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I stumbled onto a method for orthogonally diagonalizing a symmetric matrix with real entries and I was wondering what advantages (if any at all) it has over the eigenvector method.

It hinges on the fact that every symmetric matrix may be viewed as a dot product on some vector space. The idea is to use the Gram-Schmidt process to get zeros in every entry that is not on the diagonal.

What is this method called? What are its practical applications? (besides computing powers of matrices) description of the method here since I cannot embed pictures directly into the post

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  • $\begingroup$ Here you find a diagonal matrix that is congruent to the original matrix $A$. Note that a symmetric matrix can always be diagonalized by an orthogonal matrix, which means that $A$ is both similar and congruent to the diagonal matrix made of eigenvalues. Advantage over the eigendecomposition: finitely many steps. Major drawback: one is usually more interested in similarity. $\endgroup$ – Jean-Claude Arbaut May 12 at 20:38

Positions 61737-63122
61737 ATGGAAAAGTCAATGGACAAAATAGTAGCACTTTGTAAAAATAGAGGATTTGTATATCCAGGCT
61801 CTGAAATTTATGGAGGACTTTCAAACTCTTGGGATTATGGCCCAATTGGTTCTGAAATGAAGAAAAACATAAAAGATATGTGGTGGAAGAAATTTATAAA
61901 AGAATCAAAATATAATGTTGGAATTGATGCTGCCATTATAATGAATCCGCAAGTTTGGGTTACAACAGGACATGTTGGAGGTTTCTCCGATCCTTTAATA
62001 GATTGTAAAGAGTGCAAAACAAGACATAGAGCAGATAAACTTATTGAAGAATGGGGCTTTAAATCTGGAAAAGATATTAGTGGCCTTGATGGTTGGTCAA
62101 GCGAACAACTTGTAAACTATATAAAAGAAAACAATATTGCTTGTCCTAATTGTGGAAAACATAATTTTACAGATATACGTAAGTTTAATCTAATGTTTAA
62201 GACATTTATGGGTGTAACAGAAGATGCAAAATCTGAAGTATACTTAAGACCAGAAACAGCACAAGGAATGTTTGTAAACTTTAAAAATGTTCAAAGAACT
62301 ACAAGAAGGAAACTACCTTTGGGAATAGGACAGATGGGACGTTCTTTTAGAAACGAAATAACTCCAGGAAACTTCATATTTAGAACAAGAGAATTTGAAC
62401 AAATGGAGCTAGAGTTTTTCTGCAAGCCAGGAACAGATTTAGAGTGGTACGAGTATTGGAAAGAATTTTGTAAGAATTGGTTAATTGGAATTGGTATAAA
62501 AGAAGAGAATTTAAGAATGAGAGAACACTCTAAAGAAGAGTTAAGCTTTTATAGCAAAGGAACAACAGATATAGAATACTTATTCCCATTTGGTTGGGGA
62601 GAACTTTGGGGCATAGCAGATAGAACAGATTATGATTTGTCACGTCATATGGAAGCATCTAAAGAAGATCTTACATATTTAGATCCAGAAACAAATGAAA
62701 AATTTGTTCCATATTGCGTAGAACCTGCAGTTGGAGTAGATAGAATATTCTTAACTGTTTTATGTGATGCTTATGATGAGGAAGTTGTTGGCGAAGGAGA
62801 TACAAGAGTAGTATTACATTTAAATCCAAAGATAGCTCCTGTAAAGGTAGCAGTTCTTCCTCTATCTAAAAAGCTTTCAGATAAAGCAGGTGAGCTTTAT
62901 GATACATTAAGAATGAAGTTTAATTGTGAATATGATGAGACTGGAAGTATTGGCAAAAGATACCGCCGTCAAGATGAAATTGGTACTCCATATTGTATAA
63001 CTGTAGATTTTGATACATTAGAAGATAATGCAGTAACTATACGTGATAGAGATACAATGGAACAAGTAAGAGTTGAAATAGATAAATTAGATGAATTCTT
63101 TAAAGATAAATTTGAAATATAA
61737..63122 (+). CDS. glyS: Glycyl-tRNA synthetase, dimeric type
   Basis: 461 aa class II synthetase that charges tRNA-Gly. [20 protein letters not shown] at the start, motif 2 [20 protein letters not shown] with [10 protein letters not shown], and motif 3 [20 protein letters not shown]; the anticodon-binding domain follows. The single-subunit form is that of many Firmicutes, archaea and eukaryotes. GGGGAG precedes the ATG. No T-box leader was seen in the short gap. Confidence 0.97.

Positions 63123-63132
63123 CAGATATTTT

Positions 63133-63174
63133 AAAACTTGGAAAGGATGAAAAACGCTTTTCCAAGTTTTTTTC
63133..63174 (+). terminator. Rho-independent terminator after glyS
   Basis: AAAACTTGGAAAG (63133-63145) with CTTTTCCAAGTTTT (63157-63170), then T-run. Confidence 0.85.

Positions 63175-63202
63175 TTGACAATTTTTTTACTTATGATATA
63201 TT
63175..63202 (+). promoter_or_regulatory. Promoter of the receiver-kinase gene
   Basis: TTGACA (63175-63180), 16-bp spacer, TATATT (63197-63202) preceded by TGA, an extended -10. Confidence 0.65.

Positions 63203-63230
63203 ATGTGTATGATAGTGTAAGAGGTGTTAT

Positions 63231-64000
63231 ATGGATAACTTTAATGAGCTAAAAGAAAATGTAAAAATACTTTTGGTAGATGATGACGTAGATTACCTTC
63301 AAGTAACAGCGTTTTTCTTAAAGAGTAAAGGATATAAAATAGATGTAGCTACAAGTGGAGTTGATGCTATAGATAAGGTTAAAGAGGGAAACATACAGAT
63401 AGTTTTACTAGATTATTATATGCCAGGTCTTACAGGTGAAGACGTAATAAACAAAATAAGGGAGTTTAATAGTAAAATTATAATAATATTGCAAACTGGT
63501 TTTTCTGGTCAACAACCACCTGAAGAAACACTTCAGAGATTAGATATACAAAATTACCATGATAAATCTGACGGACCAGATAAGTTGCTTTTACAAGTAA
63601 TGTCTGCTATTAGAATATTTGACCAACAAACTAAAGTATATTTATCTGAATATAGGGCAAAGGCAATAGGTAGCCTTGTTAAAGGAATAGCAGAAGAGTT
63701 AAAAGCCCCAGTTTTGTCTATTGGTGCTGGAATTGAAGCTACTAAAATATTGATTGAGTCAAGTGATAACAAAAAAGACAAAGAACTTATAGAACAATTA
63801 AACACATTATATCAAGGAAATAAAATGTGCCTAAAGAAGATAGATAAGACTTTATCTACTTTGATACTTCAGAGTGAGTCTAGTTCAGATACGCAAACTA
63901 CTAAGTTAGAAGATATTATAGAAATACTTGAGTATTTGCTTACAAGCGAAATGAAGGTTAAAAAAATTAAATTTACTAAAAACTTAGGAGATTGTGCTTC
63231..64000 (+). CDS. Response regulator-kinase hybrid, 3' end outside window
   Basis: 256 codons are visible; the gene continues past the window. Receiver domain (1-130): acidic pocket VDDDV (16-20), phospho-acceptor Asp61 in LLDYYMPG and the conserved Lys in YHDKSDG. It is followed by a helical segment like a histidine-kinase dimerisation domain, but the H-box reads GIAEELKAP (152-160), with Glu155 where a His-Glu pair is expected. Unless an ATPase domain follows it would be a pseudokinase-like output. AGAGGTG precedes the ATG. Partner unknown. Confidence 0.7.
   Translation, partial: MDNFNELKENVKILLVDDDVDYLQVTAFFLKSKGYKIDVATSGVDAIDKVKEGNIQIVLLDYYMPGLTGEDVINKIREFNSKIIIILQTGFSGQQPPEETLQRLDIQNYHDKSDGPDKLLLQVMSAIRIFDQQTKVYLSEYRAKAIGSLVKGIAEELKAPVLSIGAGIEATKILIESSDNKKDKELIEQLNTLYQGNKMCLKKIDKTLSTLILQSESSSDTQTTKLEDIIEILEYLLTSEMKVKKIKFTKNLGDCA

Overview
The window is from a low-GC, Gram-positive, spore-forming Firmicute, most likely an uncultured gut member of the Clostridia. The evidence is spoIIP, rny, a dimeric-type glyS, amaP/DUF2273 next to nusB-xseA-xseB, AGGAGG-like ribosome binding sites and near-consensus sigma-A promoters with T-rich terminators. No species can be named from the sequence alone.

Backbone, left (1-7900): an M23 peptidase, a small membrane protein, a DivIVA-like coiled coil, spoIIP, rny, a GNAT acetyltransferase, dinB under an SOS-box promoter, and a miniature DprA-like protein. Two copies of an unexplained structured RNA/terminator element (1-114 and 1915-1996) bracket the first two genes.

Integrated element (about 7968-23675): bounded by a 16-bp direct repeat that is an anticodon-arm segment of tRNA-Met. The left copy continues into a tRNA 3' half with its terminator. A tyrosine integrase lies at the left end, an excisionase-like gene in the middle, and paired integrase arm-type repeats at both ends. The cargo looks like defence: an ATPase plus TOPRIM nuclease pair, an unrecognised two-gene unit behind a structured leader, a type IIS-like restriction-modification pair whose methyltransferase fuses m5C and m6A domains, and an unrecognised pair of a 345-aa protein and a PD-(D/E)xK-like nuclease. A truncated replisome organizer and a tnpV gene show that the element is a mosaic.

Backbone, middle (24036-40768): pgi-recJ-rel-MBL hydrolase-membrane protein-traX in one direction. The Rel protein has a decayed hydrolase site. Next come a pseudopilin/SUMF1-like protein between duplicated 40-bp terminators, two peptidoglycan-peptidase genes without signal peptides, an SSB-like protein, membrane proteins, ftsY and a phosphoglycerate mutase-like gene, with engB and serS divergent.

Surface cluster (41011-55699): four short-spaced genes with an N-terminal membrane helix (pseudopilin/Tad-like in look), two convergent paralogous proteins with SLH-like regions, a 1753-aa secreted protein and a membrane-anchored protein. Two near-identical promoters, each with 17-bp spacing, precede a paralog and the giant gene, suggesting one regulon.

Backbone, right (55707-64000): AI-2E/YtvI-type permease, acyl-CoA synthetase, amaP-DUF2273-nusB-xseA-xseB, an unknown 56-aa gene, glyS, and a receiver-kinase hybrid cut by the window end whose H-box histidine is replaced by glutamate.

• $\begingroup$ Similarity is equivalent to a change of basis, so the eigenvalues do not depend on the basis. The eigenvectors do, however. See math.stackexchange.com/questions/2795340/… $\endgroup$ – Jean-Claude Arbaut May 12 at 20:43
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It is a decomposition similar to the Cholesky called the $LDL$ decomposition

import numpy as np
from scipy.linalg import ldl

A = np.array([[3,-1,0],[-1,2,-1],[0,-1,3]])
A

array([[ 3, -1,  0],
       [-1,  2, -1],
       [ 0, -1,  3]])

lu, d, perm = ldl(A, lower =0)

lu

array([[ 1.        , -0.6       ,  0.        ],
       [ 0.        ,  1.        , -0.33333333],
       [ 0.        ,  0.        ,  1.        ]])

d


array([[2.4       , 0.        , 0.        ],
       [0.        , 1.66666667, 0.        ],
       [0.        , 0.        , 3.        ]]

Note that $2.4 = \frac{12}{5}$ and $1.\overline{666} = \frac{5}{3}$

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